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Article

Afonso de Albuquerque

Political parallelism refers to a pattern or relationship where the structure of the political parties is somewhat reflected by the media organizations. A concept introduced by Seymour-Ure and Blumler and Gurevitch in the 1970s, political parallelism became widespread after Hallin and Mancini made it one of the four basic analytical categories of their masterpiece Comparing Media Systems, three decades later. Since then, political parallelism has been often taken as a category with a potentially universal applicability. There are some reasons for cautiousness in this respect, however, as the premise that the political parties are the core organizers of the dynamics of politics makes sense in circumstances existing in Western Europe, especially from the 1950s until very recently, but not at every moment or even everywhere. Otherwise, it is possible to think about political parallelism as one specific pattern of media/politics relations among several others either already existing or possible. The fact that this model in particular receives so much attention does not result necessarily from its intrinsic value, but it may be related to asymmetries existing in the international landscape of the academic research in journalism and political communication, which privileges Western-based standpoints over others. Arguably, taking political parallelism from a broader outlook, considering both Western and non-Western views may provide a richer perspective about it.

Article

Melanie Magin and Peter Maurer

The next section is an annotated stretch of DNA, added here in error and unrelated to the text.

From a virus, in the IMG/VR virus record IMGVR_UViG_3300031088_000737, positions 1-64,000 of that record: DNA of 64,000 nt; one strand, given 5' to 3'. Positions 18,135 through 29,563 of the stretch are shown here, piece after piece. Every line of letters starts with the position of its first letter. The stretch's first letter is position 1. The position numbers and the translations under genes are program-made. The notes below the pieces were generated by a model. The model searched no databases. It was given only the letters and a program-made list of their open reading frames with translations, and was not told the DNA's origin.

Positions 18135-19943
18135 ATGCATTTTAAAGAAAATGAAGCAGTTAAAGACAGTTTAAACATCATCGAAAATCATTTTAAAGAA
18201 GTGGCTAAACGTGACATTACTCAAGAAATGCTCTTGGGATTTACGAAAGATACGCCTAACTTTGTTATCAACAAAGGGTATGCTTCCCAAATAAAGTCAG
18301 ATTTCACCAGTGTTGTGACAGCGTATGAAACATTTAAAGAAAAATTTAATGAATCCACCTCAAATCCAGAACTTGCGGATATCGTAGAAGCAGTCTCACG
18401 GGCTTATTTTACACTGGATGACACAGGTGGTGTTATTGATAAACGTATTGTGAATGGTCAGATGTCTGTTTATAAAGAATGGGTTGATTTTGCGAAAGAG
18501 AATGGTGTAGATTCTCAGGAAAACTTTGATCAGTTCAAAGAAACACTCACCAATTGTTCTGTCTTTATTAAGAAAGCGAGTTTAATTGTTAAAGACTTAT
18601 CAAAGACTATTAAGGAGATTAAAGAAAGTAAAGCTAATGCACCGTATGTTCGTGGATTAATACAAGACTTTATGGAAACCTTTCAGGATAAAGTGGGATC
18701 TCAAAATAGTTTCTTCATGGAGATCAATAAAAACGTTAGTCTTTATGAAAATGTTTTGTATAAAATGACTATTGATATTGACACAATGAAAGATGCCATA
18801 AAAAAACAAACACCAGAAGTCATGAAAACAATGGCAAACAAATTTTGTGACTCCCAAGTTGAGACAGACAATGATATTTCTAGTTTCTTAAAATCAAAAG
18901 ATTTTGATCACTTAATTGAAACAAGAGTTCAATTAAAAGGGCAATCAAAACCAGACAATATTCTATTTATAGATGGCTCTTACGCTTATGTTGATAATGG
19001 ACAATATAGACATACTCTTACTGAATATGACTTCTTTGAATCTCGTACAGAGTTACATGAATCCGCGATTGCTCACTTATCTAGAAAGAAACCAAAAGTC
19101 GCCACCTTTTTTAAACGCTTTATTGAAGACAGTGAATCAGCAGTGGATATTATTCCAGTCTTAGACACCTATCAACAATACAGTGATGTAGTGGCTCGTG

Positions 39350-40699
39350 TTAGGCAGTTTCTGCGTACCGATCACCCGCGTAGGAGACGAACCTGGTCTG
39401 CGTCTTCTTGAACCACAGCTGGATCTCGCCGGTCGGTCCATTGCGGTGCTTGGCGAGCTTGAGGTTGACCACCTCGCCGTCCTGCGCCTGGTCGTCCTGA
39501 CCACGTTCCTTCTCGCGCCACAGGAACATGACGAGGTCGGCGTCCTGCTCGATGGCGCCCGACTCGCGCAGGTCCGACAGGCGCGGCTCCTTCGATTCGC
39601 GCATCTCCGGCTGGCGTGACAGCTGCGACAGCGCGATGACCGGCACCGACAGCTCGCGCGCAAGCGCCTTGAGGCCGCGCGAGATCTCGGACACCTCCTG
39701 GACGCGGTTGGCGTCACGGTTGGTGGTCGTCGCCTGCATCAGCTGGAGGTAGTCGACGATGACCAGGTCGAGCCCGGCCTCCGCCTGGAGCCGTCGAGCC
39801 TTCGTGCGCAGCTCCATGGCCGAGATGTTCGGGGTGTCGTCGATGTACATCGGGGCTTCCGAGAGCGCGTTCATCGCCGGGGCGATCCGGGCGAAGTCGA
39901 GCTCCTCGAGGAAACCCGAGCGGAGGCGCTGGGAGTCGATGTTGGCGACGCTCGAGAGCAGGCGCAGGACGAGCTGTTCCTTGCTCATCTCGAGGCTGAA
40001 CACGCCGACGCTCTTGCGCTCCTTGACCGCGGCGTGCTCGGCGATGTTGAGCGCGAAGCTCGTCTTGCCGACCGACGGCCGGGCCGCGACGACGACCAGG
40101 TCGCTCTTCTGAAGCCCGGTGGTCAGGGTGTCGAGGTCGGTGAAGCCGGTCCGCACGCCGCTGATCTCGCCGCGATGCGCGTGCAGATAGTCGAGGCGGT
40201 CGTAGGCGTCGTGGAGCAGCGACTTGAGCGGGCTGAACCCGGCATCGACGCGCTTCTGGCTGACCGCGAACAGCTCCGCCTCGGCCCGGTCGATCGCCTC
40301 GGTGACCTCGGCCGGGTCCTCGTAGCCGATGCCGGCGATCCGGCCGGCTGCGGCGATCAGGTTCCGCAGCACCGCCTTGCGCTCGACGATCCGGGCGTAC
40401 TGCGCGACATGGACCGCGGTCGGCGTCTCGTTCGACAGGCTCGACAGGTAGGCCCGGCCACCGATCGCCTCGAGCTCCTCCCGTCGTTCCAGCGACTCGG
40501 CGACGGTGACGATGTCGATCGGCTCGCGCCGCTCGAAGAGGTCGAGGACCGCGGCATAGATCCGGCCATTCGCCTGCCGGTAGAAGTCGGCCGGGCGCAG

Beat reporting refers to thematic specialization and routines (places to go, people to see) in journalism. The term reflects the distinction between general assignment reporters and specialized (beat) reporters covering a specific area (beat) as well as the subject-matter or geographic divisions between areas of reporting by which media organizations seek to structure the social environment they cover. Beat reporting marks the beginning of modern journalism. It was invented at the end of the 19th century in the United States with the aim to increase the efficiency of journalistic work. Thus it relates to the professionalization and rationalization of newspaper journalism and the transformation of newspapers into a mass product. In everyday work, beat reporting has undeniable advantages. It saves resources since beat reporters are very experienced on their beat and know well where and how to get exactly the information they need. Due to their long-term relationship of trust with relevant sources, beat reporters obtain exclusive, trustworthy, and newsworthy information. Along with this specialization come, however, several challenges; for example, the diversity of views represented in a beat might be limited, which can also affect the diversity of news coverage. At the extreme, this can even lead to pack journalism as a form of groupthink. Concerning the reporter–source relationship, there are three risks of losing professional distance: (a) If beat reporters become too loyal toward their sources, they can be instrumentalized; (b) being too adversarial toward their sources might entail a loss of trust and an increasing cynicism of the audience; (c) if beat reporters start feeling like advocates of their own interests, they might behave as activists rather than detached observers. Most recently, online journalism has changed the understanding of beat journalism (e.g., data journalism, local online beat) compared to the traditional understanding. Research on beat journalism has so far focused on stable, high-income democracies and on the political beat as the most fundamental and prominent beat.